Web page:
Let’s talk about self defense against a stick attack.
And keep in mind that this information also applies to bats, saps, batons, clubs, tactical flashlights, or pieces of 2×4 lumber. We’re just using the word ‘stick’ as shorthand, because the principles and techniques are the same for dealing with all blunt weapons.
First I’ll give you the information in video form (this was fun to film) and then we’ll summarise it in written form and pictures below.
Here’s the video I shot and put onto Youtube called Defending Against a Stick; the Highest Percentage Techniques
So let’s quickly summarise the information in the video above.
It’s really important to understand that most stick and blunt object attacks will follow the same trajectory. Which brings us to the next topic…
The Most Common Stick Attack
If you study the Filipino martial arts you’ll learn many different weapon techniques, and a ton of different angles to strike your opponent.
But it’s important to realise that there is ONE strike that gets used more than any other.
In most systems it’s called the ‘Number One’ and if you’re wielding a stick in your right hand then it’ll hit down towards your opponent at roughly a 45 degree angle (give or take) from your upper right quadrant.
This is the angle that gets used the most by completely untrained people, by riot police, and by experienced full contact stick fighters like the Dog Brothers.
It’s the angle that people revert to in a real situation after the tsunami of adrenaline has washed away all fine motor control and trained responses.
So we absolutely, positively have to have an answer to this strike.
The Most Dangerous Part of the Stick
Here’s something that’s pretty obvious once it’s pointed out, but a lot of people don’t know it…
It’s the end of the stick that’s the really dangerous part!
If you hit me with a stick and you clip me with the final 1/3rd of it then you’re going to do real damage. This is the part of the stick that breaks bones, splits skulls, and can knock you out or kill you.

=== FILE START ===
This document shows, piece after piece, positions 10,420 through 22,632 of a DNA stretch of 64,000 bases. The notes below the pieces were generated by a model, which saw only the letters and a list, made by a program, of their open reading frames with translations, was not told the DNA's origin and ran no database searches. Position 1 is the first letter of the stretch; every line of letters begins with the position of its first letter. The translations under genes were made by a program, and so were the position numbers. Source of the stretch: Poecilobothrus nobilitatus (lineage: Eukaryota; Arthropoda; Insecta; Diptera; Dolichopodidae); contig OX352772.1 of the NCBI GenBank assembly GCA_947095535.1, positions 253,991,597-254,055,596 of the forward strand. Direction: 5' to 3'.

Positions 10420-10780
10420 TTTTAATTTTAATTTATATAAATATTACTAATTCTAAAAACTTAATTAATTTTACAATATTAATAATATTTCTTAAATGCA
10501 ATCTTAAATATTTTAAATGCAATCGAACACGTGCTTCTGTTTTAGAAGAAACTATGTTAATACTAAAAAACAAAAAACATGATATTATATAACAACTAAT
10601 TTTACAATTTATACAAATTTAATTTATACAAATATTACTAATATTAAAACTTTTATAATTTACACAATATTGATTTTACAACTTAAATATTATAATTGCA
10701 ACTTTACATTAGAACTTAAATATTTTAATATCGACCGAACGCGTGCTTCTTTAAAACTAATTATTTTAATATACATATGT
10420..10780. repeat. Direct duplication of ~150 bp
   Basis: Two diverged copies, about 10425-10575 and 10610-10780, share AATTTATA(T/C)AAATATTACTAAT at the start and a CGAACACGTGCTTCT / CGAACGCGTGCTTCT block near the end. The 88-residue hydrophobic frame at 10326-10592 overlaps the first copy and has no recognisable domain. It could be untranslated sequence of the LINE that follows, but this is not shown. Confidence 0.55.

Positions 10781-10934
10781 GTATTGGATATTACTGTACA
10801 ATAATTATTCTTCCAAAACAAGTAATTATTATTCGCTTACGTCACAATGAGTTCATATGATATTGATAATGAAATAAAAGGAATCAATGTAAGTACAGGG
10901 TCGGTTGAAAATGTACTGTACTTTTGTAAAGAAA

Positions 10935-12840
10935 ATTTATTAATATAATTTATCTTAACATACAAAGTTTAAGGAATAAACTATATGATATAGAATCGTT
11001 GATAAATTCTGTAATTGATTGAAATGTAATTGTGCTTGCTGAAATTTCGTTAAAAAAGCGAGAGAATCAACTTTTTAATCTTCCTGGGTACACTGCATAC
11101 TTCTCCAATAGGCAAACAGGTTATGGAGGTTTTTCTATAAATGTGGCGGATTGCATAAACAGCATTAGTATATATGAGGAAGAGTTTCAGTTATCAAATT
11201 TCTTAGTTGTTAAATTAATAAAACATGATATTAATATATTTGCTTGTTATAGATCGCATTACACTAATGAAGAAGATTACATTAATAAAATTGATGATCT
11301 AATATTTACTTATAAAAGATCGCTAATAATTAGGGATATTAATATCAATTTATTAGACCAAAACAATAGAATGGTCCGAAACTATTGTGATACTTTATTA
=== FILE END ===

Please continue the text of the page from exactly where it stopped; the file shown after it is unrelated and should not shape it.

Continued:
If you hit me with the middle portion of the stick, or the part closest to your hand, then yes, it’ll still hurt, but the damage will be a lot less.
Of course it’s also totally possible to hit someone with the butt of the stick too (known as the ‘punyo‘ in many Filipino martial arts), but that requires a higher level of training and is less common in the street.
Defending Against the Stick
A stick is a potentially deadly weapon, and in any empty-hand vs weapon scenario you should always use the Reebok defense (i.e. run like hell).
And if you can’t run, or don’t think that you’ll be able to run faster than your opponent, then you should arm yourself. Pick something up because having almost anything in your hand is better than having nothing (for example, in 2017 a South Caroline man actually used a plastic lightsaber to defend himself against a knife attack).
Use that object to block, parry, absorb the hit. Worst comes to worst, you can throw it to distract the guy and then run.
But let’s say that you can’t run and there’s nothing to pick up. What do you do?
The trick is to stay right outside the danger zone so that he can’t hit you, OR to be inside the danger zone and clinch him.
Crossing the danger zone requires good timing and total commitment.
Wait until he retracts to hit you or right after he has swung and missed. Then you have to close at full speed and accept that you might get hit in the process. Don’t go slow, and don’t stop if you get hit.
It’s like Yoda said, “Do or do not. There is no try!”
To train this I suggest that you put on a fencing helmet to protect your head, hockey gloves to protect your fingers, and give a training partner a hard rattan stick. Tell him that his job is to hit you, and all you’re going to do is clinch with him.
If you do that exercise with someone really trying to hit you then I promise you’ll learn more about self defense in 10 minutes than in 10 hours of practising techniques on a compliant partner.
(You’ll also get some wicked bruises on your arms and body, but that can be kind of a cool conversation starter around the water cooler the next day.)
I could talk more about the timing of crossing the danger zone, but I think the best format for that is video so you can actually see what’s going on. If you want more information this topic then check out the video at the top of this post (or click here to watch Defending Against a Stick on the Self Defense Tutorials channel on Youtube).
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Take care, and I hope you NEVER need to use this information.